Examples of standard skin-sparing mastectomy (SSM)

The skin-sparing mastectomy method of reconstruction involves the removal of the latissimus dorsi flap from the back for use in the reconstruction. For further information please click here.

Other methods of reconstruction include breast implants, either saline-filled tissue expanders or silicone implants.

Surgery carried out by the author, Kefah Mokbel, in 2003 (viewable on the link below) shows the long-term cosmetic result of SSM plus latissimus dorsi flap reconstruction. A 52 year old lady had right skin-saving mastectomy and immediate breast reconstruction using a skin and muscle flap from the back for early breast cancer. She also had nipple reconstruction and enlargement of the opposite breast in order to achieve symmetry.

NB: To view this surgery please click here. This image must only be viewed by persons over 18 years of age.

The following image link shows a left skin-saving mastectomy and immediate breast reconstruction using a skin and muscle flap from the back for early breast cancer in a 49 year old lady. She also had nipple reconstruction and tattooing.

NB: To view this surgery please click here. This image must only be viewed by persons over 18 years of age.

The image found on the link below shows the long-term result of an immediate breast reconstruction in a 47 year old woman. She had a bilateral SSM using implants followed by radiotherapy to the right breast and nipple reconstruction using small local flaps and tattooing.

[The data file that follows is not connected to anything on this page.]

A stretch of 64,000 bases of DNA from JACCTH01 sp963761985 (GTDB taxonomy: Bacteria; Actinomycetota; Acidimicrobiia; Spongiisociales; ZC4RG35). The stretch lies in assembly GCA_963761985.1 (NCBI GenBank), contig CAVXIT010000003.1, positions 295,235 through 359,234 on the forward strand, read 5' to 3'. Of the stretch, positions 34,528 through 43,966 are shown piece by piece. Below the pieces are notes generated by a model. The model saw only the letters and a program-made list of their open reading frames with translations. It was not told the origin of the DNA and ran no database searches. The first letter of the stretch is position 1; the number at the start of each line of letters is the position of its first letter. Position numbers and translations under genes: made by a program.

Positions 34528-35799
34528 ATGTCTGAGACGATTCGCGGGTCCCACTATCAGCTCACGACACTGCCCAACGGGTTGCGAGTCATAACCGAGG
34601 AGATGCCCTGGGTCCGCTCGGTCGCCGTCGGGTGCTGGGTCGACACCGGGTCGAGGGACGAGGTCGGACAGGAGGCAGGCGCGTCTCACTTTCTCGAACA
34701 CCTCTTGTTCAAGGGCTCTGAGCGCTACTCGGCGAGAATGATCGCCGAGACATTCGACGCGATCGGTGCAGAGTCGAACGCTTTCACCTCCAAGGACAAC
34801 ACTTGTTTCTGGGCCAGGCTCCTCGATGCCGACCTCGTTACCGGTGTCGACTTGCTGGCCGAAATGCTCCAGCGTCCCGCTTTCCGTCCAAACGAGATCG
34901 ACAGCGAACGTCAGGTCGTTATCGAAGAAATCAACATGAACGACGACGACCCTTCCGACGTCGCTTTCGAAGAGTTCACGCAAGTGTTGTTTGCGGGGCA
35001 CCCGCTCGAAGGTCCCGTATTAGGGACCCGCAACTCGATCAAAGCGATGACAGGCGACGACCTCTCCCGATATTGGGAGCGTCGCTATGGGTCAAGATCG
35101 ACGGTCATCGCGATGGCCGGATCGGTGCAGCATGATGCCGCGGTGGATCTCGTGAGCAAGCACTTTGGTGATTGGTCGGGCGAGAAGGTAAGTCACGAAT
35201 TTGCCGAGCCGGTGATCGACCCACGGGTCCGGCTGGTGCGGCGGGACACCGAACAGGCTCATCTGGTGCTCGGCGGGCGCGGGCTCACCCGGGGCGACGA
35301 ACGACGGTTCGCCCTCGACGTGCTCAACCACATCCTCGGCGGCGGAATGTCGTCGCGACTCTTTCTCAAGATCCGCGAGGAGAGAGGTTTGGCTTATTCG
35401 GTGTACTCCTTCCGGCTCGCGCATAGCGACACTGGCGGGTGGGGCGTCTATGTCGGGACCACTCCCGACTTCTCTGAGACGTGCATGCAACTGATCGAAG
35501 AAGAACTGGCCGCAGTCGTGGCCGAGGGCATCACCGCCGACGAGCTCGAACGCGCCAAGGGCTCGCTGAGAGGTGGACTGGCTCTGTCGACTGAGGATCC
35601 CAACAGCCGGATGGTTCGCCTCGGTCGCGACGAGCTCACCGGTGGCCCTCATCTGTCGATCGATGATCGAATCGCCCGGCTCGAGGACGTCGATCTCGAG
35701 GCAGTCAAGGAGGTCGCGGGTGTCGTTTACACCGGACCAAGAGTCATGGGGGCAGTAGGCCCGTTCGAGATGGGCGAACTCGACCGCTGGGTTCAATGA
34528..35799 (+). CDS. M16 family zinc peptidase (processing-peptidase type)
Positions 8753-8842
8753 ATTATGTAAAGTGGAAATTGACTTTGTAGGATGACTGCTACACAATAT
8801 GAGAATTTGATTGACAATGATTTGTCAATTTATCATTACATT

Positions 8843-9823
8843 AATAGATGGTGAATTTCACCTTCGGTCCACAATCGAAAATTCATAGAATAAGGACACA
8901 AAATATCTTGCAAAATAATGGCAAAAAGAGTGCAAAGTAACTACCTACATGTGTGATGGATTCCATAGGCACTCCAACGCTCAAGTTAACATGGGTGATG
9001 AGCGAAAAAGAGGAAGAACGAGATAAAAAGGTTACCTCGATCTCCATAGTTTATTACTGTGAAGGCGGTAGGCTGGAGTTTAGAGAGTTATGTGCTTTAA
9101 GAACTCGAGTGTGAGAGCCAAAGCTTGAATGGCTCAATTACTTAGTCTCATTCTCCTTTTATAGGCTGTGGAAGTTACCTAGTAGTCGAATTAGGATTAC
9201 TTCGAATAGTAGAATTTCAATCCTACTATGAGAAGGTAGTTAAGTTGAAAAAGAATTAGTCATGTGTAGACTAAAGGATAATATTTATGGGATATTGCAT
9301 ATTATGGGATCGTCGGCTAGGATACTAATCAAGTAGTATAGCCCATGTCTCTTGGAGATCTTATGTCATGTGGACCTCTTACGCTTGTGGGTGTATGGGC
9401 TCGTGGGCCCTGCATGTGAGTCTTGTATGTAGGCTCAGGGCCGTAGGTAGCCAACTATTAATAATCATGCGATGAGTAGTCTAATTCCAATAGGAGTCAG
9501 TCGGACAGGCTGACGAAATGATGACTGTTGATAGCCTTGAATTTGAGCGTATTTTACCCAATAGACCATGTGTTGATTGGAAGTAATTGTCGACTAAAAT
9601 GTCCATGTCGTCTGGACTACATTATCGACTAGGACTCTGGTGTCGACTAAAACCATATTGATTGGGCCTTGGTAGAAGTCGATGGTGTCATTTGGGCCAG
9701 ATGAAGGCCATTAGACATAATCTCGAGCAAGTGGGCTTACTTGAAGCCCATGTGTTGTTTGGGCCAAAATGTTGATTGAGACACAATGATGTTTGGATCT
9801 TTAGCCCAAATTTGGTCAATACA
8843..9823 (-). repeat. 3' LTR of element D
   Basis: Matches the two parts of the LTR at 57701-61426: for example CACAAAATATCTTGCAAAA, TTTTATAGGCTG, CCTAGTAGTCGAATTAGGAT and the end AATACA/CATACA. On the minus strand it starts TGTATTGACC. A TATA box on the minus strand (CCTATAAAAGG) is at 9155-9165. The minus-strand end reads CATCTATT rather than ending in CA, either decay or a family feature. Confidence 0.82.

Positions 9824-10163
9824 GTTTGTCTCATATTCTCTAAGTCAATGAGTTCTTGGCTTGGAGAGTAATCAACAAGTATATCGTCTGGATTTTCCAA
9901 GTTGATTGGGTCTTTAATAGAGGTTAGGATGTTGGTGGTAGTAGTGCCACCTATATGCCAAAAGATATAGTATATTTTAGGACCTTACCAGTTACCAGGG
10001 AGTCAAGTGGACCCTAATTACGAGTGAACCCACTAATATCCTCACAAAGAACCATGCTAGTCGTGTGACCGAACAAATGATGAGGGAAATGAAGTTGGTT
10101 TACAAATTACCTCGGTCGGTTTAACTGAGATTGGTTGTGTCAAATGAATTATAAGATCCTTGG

NB: To view this surgery please click here. This image must only be viewed by persons over 18 years of age.

Nipple reconstruction

It is also possible to reconstruct the nipple using local skin, a portion form the opposite nipple, or a skin graft taken from the groin. The new nipple can be tattooed to make it a similar colour to that of the opposite nipple. A disposable tattooing instrument is used to minimise the risk of disease transmission.

The following image link shows the post-surgery result of a nipple reconstruction prior to tattooing.

NB: To view this surgery please click here. This image must only be viewed by persons over 18 years of age.

From top right to bottom left this figure shows the steps of performing a nipple reconstruction using a small local flap.

Nipple preservation

In selected cases the nipple can be preserved during skin-sparing mastectomy and reconstruction in order to achieve a superior cosmetic result.

The photo found on the link below shows the excellent cosmetic result from bilateral nipple-saving mastectomy and implant reconstruction in a 40 year old diagnosed with breast cancer.

NB: To view this surgery please click here. This image must only be viewed by persons over 18 years of age.


For further information please see the following article by Prof Kefah Mokbel and colleagues.

Reefy S, Patani N, Anderson A, Burgoyne G, Osman H, Mokbel K. 2010. Oncological outcome and patient satisfaction with skin-sparing mastectomy and immediate breast reconstruction: a prospective observational study. BMC Cancer 10:171.

For further information on the author of this article, Consultant Breast Surgeon, Professor Kefah Mokbel, please click here.